Isnaeni Achdiat
Capa as in Capacity and Capability
Why is the Capa is pronounced differently for each word above?

Jun 18, 2020 10:15 AM
Comments · 7
It's because of the stress patterns.

'Capability' is based on the adjective 'capable'. In both these words, the first syllable, 'cap', is long because it is stressed:
keɪpəb(ə)l/ and /keɪpəˈbɪlɪti/. The first syllable bears the primary stress in 'capable' and the secondary stress in 'capability'.

'Capacity' has the stress on the second syllable: /kəˈpasɪti/. The first syllable, 'cap', is unstressed and is therefore weakened to a schwa sound /ə/.

A couple of things to bear in mind:

Unstressed syllables are nearly always realised as either a schwa /ə/ - a very short, weak 'uh' sound - or a short /ɪ/. This is why the 'cap' in 'capacity' is pronounced as a short, weak /kəp/ as opposed to the stressed /keɪp/ of 'capable' ( or even the stressed 'a' sound in the one-syllable word 'cap', as in 'hat').

Remember that the spelling of English words is based on their etymology : the words 'capability' and 'capacity' are both derived from the Latin <em>capere</em>, meaning to take or hold: this is why they look similar when they are written down. Spellings tell us what the origins of the word are; they do not necessarily tell us exactly how to say it. Pronunciation is determined by the rules of phonology, including issues of stress patterns. The fact that two words have similar spellings does not necessarily mean that they have the same pronunciation. Likewise, the fact that two words sound the same does not necessarily mean that they are written the same way.
June 18, 2020
There's no rhyme or reason to it, I'm afraid. You'd be better off memorising the pronunciation of English words in their entirety instead of trying to break them down and analyse them syllable by syllable.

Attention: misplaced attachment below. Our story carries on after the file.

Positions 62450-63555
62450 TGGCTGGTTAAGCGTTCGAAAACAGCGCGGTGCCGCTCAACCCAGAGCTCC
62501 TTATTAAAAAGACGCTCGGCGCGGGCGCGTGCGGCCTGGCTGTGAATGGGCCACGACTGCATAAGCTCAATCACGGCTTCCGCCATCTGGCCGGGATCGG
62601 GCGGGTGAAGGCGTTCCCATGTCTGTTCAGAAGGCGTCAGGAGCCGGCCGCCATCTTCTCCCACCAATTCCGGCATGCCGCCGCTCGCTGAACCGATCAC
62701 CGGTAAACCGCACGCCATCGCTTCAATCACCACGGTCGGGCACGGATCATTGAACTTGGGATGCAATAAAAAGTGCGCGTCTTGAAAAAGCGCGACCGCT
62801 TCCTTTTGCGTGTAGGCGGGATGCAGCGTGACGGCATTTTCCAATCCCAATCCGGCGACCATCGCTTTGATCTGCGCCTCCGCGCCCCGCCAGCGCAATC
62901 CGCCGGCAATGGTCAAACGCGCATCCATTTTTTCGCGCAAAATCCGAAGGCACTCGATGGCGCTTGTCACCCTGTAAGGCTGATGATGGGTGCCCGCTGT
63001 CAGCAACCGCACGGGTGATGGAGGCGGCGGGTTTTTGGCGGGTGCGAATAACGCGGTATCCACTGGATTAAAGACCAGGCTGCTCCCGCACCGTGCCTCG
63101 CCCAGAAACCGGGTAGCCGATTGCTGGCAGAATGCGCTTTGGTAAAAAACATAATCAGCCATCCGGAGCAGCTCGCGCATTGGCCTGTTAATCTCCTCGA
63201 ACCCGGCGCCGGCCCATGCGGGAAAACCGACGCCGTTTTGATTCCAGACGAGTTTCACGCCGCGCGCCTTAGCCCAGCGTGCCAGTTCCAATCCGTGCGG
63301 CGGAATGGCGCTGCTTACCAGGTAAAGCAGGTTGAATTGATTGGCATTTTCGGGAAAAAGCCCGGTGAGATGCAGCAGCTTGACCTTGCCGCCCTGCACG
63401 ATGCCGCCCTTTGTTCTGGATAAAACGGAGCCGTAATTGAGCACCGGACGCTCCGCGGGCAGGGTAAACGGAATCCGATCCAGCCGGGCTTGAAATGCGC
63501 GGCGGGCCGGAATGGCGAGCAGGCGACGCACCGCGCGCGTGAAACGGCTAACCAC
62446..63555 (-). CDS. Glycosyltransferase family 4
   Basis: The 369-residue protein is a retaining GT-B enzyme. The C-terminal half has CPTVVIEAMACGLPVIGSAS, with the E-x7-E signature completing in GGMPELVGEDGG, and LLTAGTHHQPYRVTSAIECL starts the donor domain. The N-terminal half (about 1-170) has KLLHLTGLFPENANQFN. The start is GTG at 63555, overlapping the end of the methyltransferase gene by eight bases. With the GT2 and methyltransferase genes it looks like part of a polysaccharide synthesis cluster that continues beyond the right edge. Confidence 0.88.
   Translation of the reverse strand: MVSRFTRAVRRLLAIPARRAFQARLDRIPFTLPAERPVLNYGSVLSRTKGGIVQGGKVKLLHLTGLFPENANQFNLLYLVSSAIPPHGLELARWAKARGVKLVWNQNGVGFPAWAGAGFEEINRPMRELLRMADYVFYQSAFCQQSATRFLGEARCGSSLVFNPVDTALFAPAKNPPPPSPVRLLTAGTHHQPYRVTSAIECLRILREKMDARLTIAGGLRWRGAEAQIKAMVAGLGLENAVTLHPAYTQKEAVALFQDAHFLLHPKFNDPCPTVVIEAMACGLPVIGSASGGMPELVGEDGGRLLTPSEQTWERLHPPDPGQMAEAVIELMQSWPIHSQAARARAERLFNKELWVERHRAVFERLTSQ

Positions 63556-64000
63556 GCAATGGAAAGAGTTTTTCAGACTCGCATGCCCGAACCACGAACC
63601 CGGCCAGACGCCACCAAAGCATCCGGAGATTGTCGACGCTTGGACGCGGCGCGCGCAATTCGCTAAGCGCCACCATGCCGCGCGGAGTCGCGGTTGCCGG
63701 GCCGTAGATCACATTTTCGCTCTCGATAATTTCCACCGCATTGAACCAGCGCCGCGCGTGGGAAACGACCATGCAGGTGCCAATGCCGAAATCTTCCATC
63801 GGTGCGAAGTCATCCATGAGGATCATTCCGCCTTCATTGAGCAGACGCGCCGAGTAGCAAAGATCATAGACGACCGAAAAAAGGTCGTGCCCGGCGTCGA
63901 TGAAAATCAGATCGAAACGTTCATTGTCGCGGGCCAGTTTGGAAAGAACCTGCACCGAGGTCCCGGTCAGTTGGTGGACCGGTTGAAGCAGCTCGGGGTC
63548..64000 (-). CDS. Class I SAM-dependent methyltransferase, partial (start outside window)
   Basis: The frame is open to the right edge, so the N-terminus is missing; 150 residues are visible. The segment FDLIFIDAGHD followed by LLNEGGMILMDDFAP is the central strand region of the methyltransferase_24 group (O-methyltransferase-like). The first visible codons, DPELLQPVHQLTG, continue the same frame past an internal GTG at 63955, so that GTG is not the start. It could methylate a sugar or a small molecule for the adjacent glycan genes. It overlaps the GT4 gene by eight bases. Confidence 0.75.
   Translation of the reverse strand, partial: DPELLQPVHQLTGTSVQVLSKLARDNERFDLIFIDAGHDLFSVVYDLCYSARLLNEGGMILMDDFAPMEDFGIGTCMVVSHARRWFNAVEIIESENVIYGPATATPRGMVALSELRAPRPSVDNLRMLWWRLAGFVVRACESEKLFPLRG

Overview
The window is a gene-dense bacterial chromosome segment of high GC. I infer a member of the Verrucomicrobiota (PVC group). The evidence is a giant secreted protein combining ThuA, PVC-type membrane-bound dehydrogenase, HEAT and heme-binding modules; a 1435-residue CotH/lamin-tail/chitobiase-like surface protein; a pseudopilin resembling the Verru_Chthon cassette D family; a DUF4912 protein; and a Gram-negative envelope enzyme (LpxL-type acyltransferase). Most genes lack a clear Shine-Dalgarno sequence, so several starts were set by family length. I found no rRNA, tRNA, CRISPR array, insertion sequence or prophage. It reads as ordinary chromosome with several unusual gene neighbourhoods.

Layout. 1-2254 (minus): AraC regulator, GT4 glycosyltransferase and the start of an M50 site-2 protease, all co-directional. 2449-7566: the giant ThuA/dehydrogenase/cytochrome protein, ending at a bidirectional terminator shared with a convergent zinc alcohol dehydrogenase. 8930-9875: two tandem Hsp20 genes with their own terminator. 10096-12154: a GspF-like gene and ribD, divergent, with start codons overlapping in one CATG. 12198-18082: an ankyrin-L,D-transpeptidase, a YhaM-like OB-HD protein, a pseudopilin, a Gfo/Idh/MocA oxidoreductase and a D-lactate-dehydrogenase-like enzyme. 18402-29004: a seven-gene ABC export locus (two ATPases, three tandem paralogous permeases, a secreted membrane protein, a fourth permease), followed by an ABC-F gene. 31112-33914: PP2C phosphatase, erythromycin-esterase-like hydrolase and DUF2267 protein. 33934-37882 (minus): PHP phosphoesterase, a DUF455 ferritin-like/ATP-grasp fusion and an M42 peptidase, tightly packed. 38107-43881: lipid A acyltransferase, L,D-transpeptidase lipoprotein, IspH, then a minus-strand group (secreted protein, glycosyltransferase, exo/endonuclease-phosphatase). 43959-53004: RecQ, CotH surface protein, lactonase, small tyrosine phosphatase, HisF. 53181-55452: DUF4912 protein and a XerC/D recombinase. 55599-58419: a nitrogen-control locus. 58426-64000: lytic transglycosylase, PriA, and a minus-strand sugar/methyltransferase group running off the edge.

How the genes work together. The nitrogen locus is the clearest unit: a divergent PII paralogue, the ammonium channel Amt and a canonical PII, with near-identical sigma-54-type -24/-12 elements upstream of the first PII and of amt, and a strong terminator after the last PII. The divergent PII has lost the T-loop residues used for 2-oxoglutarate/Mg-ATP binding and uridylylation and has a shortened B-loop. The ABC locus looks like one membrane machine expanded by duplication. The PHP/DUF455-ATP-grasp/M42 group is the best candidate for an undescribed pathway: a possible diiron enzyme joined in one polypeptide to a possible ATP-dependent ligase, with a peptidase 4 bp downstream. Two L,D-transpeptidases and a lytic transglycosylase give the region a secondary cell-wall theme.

June 18, 2020
Som asked: <em>But what about the strange case of tough, through, though, cough and bough? * Which is Dr. Jekyll and which is Mr. Hyde?</em>

Pronounced: /tʌf/ /θr/ /ðəʊ/ /kɒf/ and /b/

No idea, but there are more demons to add to the bunch:

There's <em>thorough </em>and its evil twin <em>borough, </em>pronounced /ˈθʌrə/ in British English but /ˈθʌroʊ/ in American English.

And adding a 't' just thickens the plot: there's <em>thought, bought </em>and<em> wrought, </em>which bring in yet another sound: /θɔːt/. These, of course, sound identical to <em>taught </em>and <em>caught, </em>even though the spelling is different.

Thank goodness for IPA. (India Pale Ale, anyone?)
June 18, 2020
Welcome to English pronunciation.
June 18, 2020
I'm afraid that's just the way English is! If you think "capa" is bad, think about the "-ough" ending: enough, cough, through, thought, though, etc, etc.
June 18, 2020
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Isnaeni Achdiat
Language Skills
English, Indonesian
Learning Language
English